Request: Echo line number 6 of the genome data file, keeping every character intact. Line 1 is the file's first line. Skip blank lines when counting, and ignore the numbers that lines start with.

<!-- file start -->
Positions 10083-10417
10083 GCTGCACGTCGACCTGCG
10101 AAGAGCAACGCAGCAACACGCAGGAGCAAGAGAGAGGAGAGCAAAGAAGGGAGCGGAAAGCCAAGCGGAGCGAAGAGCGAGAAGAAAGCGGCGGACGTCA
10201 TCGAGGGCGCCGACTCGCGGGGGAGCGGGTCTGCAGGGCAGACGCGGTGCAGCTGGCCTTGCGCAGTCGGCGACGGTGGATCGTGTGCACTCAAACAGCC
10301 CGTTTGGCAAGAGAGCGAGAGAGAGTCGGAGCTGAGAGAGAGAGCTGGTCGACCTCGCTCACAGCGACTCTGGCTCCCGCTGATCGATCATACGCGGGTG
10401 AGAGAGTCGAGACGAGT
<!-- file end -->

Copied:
10401 AGAGAGTCGAGACGAGT